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Preventing the spread of aquatic invasive species in the Brainerd Lakes Area I recently attended the annual Minnesota DNR Roundtable in St. Paul, where the topic of aquatic invasive species was foremost on the agenda. It’s a serious problem, with no easy solutions. And the more you know about it, the more you’ll want to take action. I am happy to say that the Minnesota DNR is tackling the threat to our state’s waters with an aggressive program designed to prevent or minimize the spread of aquatic invasive species. The levels of experience and commitment of the people in charge is second to none, and their battle plans for dealing with the challenges are nothing short of amazing.We are fortunate to have them at the helm. Lindner Media Productions in Baxter is working with the DNR to produce an educational DVD designed to acquaint viewers with the problems caused by aquatic invasive species, and to detail what we as informed citizens can do to take up the fight against their spread. The following feature contains an advanced look at much of the material that will be available for viewing this May. This is one case, however, when it’s perhaps best to read the book in advance, instead of waiting for the movie to come out… EVERY MEMBER OF THE ENVIRONMENT A L C O M M U N I T Y has its own unique place in the

complex natural order that forms our outdoor surroundings. Many of these niches have been established over thousands of years of inter-species competition and interaction, while others have recently been filled by unwanted introductions of invasive species that threaten the ecological balance. In the latter case, the enemy literally is at our doorstep, and has in some cases gained a foothold in some of our local waters. The state of Minnesota, including the Brainerd Lakes Area, is at war with a variety of silent invaders that threaten to upset the delicate natural order of our lakes, rivers and streams. And it’s time for all of us to take that threat seriously, and to begin taking appropriate action to stem the tide of invasion.

Invasive Species—What are They? What do we mean by invasive species? Basically, they are non-native plants and animals—both terrestrial and aquatic— that have been introduced to Minnesota by accident or uninformed intent, often with severe consequences. Let’s look at a couple of familiar examples. Purple loosestrife was transplanted to Minnesota by wellmeaning folks who enjoyed its vivid coloration, little realizing that it would spread like wildfire and displace natural members of the plant community. Fortunately, the Department of Natural Resources has gotten the upper hand on this culprit Photos provided by Dave Csanda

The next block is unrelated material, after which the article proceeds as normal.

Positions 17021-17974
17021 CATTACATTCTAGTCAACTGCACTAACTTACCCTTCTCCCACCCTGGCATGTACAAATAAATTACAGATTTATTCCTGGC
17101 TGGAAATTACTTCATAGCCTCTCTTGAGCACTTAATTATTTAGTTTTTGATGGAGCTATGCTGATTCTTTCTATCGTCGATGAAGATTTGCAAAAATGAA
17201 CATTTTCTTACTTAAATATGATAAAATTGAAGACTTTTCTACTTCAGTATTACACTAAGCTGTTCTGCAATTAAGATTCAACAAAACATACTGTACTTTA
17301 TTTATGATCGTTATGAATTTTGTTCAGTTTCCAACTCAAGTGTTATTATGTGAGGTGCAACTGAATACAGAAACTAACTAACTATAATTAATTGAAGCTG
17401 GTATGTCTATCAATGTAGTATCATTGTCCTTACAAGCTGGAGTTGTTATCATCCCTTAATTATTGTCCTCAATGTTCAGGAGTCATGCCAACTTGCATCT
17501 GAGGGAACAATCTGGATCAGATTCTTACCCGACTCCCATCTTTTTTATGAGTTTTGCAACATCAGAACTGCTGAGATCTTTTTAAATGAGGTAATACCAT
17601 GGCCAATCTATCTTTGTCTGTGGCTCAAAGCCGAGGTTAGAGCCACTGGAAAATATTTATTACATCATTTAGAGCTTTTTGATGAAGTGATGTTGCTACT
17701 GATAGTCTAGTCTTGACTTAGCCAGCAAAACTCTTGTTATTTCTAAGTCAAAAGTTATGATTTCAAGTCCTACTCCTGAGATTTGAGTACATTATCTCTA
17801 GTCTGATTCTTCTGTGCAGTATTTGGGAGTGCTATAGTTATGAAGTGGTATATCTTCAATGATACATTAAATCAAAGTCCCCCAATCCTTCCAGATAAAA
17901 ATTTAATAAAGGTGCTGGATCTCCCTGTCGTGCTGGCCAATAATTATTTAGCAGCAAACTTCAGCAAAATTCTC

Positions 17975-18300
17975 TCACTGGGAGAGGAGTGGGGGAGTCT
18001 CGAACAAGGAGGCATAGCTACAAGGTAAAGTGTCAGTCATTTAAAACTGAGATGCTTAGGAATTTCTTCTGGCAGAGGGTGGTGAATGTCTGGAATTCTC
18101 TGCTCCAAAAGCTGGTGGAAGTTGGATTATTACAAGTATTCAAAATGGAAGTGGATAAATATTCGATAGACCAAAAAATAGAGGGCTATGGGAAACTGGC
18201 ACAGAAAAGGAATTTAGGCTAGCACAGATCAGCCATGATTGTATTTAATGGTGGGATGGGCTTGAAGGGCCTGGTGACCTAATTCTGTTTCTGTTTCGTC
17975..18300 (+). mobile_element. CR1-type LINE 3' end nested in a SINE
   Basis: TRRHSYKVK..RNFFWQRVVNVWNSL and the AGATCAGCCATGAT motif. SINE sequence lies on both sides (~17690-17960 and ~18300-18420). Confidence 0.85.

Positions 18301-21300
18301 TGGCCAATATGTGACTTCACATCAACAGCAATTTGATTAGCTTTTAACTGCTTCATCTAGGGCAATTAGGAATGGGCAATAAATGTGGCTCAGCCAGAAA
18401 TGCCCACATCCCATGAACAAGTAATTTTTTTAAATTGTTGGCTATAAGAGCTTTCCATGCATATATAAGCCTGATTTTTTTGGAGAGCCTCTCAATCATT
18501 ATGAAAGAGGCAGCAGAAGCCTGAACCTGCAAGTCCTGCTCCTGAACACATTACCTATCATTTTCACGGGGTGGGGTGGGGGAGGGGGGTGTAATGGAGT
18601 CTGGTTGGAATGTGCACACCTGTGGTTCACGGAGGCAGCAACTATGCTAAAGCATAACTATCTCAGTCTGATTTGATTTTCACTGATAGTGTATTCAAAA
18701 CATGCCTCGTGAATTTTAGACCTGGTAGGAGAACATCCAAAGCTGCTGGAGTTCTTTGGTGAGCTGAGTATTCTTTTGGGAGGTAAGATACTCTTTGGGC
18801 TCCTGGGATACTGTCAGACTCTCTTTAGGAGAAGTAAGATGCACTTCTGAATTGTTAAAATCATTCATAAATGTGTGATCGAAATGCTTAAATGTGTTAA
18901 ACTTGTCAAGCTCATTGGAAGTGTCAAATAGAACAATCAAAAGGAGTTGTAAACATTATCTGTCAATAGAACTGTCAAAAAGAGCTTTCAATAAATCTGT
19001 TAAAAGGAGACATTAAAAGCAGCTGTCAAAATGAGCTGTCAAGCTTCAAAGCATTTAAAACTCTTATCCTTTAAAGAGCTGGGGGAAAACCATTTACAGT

through the carefully researched introduction of leaf-feeding beetles that target purple loosestrife without damaging the surrounding plant community. It’s still present, but largely under control. Score one for the good guys. Sea lamprey, once the scourge of the Great Lakes, virtually brought the population of native lake trout to the brink of extinction. Fortunately, this is another battle that science is winning—or at least keeping at bay—through chemical treatment of lamprey spawning areas in streams flowing into the Great Lakes. With other invaders however, the prospects for chemical or biological control are not good once their populations have been established. Eurasian Milfoil is a good example.Therefore, preventing these invasive species from being introduced into our local waters in the first place is a key part of the strategy for preventing their spread.

Imminent Threats Minnesota faces an invasion of aquatic creatures like zebra and quagga mussels, round gobies and spiny water fleas, which were transported in the late 1980s from the Black and Caspian Seas of Europe and Asia in the ballast tanks of ocean-going ships, and unwittingly disgorged amidst ballast water into the Great Lakes, from where they have relentlessly spread. These are the most insidious of the foes we face in the fight to protect our outdoor heritage. Several species of fish make the list as well. Foremost among these are high-flying Asian carp that literally create headaches both above and above the water’s surface. While these seemingly unrelated species represent a diverse range of plants and animals, they nevertheless share a common and disturbing trait: They were introduced into environments with no natural predators which kept them under control in their homeland, maintaining the delicate natural balance. Once unleashed into new areas, many invasive species are able to spread and multiply at an amazing pace, with potentially severe consequences for natural species that have no defense against them, or that must compete with the onslaught of these foreign invaders for food, habitat and their very existence.

Invasive Invertebrate Species Let’s begin by examining some of the smallest invasive species--invertebrate creatures lacking skeletons. Because they’re comparatively small, you’d think their introduction would be no big deal.Think again. Foremost among these are zebra mussels--small striped mollusks about the size of your thumbnail--that multiply at

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Outdoor Traditions - Spring 2012  

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